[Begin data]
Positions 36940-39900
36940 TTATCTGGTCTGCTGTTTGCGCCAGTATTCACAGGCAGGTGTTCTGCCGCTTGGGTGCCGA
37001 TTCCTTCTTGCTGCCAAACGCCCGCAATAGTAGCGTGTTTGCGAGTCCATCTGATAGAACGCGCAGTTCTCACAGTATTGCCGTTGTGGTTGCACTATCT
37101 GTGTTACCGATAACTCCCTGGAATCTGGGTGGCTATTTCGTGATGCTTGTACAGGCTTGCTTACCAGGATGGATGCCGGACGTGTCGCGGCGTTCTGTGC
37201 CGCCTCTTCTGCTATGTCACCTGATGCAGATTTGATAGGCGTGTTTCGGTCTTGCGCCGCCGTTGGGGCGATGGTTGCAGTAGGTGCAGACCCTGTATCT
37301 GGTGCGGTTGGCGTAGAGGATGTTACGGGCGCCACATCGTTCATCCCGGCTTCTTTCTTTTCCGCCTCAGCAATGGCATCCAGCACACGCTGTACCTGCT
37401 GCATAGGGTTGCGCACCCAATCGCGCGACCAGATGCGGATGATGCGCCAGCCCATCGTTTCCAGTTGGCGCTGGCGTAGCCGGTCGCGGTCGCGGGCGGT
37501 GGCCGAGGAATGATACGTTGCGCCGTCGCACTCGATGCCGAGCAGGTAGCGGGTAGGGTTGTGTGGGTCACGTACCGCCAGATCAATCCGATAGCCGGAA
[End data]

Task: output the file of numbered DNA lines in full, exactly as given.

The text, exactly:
Positions 36940-39900
36940 TTATCTGGTCTGCTGTTTGCGCCAGTATTCACAGGCAGGTGTTCTGCCGCTTGGGTGCCGA
37001 TTCCTTCTTGCTGCCAAACGCCCGCAATAGTAGCGTGTTTGCGAGTCCATCTGATAGAACGCGCAGTTCTCACAGTATTGCCGTTGTGGTTGCACTATCT
37101 GTGTTACCGATAACTCCCTGGAATCTGGGTGGCTATTTCGTGATGCTTGTACAGGCTTGCTTACCAGGATGGATGCCGGACGTGTCGCGGCGTTCTGTGC
37201 CGCCTCTTCTGCTATGTCACCTGATGCAGATTTGATAGGCGTGTTTCGGTCTTGCGCCGCCGTTGGGGCGATGGTTGCAGTAGGTGCAGACCCTGTATCT
37301 GGTGCGGTTGGCGTAGAGGATGTTACGGGCGCCACATCGTTCATCCCGGCTTCTTTCTTTTCCGCCTCAGCAATGGCATCCAGCACACGCTGTACCTGCT
37401 GCATAGGGTTGCGCACCCAATCGCGCGACCAGATGCGGATGATGCGCCAGCCCATCGTTTCCAGTTGGCGCTGGCGTAGCCGGTCGCGGTCGCGGGCGGT
37501 GGCCGAGGAATGATACGTTGCGCCGTCGCACTCGATGCCGAGCAGGTAGCGGGTAGGGTTGTGTGGGTCACGTACCGCCAGATCAATCCGATAGCCGGAA